To track poor sleep, the surveys asked questions about frequency of insomnia, restless sleep and sleep disturbances. The study found no correlation between the likelihood of reporting poor sleep before menopause and after menopause. This means that for many women in the study, their reported sleep problems changed as they transitioned to different stages of menopause. In other words, women who had insomnia during menopause were more likely to have insomnia after menopause.
The findings suggest that addressing those risk factors may also address sleep disruptions, as well as give women hope that their sleep symptoms may not last past the menopausal transition.
It is important to look after your diet to get some sound sleep. Here are foods that may help you get some sleep.
1. Warm milk
A glass of warm milk may prove to be an excellent sleep supporter. It contains tryptophan, an amino acid that converts into serotonin, which is known to induce calming effects in the brain. Lack of calcium is also one of the most common causes of disrupted sleep patterns.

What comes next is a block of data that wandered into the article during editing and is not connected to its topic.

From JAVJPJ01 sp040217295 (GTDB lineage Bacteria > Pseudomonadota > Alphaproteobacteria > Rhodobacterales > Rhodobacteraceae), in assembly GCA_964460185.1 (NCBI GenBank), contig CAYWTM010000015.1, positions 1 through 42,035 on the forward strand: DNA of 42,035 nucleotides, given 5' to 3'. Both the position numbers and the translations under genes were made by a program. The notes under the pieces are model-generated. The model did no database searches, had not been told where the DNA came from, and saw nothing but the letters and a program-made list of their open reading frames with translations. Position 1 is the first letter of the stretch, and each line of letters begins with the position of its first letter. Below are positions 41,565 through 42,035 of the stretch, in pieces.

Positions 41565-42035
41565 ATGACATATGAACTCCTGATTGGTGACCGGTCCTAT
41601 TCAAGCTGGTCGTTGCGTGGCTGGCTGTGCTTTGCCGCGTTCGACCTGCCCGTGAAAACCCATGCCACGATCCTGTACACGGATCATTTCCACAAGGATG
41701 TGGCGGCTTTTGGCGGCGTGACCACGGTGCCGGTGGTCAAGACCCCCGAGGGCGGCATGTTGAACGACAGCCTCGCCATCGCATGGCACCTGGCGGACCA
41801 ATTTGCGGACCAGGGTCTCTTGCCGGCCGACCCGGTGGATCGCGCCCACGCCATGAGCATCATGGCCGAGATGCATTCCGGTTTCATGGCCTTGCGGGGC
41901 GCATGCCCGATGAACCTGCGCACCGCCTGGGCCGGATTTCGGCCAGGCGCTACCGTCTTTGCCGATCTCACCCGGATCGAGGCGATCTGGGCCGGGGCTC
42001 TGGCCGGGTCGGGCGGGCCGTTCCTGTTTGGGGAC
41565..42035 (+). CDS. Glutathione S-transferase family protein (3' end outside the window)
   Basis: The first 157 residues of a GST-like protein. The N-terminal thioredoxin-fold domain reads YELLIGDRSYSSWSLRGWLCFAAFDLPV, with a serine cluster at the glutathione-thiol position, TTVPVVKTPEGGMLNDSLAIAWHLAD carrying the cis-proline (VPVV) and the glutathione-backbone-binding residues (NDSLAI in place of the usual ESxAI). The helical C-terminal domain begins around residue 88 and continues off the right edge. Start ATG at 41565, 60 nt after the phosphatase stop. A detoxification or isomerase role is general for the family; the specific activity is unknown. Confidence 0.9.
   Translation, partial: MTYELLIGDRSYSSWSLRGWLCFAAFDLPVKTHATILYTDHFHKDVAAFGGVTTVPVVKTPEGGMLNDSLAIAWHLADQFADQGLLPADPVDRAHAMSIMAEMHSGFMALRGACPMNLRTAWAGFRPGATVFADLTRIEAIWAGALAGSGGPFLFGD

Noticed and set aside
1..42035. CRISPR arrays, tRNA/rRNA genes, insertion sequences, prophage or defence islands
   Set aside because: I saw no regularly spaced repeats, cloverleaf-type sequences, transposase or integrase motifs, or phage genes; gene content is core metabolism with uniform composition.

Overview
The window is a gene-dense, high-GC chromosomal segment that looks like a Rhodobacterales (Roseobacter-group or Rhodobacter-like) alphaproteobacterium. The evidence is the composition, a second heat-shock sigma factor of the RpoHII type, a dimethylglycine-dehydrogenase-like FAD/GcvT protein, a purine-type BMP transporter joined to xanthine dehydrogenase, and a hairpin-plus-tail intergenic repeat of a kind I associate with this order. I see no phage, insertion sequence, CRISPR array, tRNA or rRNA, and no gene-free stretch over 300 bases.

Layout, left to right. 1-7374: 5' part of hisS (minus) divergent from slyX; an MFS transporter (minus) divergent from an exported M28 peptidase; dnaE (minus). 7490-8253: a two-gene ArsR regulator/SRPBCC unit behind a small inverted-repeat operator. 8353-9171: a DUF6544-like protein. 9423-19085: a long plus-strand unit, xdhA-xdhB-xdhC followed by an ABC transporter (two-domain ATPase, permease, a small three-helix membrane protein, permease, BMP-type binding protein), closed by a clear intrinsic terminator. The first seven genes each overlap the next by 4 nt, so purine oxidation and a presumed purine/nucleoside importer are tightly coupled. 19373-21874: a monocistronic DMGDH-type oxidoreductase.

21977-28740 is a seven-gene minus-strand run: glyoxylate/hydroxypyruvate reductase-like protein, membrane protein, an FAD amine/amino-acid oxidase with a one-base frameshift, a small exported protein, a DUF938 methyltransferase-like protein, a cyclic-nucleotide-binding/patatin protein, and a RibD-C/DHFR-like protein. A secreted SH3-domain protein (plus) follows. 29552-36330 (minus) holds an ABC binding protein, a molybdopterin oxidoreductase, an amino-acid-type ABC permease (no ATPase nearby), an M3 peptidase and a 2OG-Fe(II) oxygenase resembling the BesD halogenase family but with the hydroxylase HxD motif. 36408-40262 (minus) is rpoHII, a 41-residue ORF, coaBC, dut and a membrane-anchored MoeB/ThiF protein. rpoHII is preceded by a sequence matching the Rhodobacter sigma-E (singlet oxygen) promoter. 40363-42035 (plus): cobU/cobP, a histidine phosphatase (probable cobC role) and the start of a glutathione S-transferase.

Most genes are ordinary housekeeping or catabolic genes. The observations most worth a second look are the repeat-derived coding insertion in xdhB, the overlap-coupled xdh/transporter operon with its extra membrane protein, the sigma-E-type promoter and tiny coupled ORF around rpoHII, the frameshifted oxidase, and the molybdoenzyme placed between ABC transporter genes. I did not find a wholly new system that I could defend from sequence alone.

2. Go Bananas
Bananas can help bring a satisfying sleep as they contain potassium and magnesium, both of which are muscle relaxants. They are also packed with the good carbs that make you feel sleepy.
A tablespoon of honey every night may help induce a good night's sleep. The natural sugars in honey increase the insulin levels in our body and allow tryptophan to enter the brain that releases chemicals that relax the body.
Almonds are dense with magnesium that will help you catch some sleep. It also helps in regulating your blood sugar levels while sleeping. You can also try eating walnuts.
With Inputs from IANS
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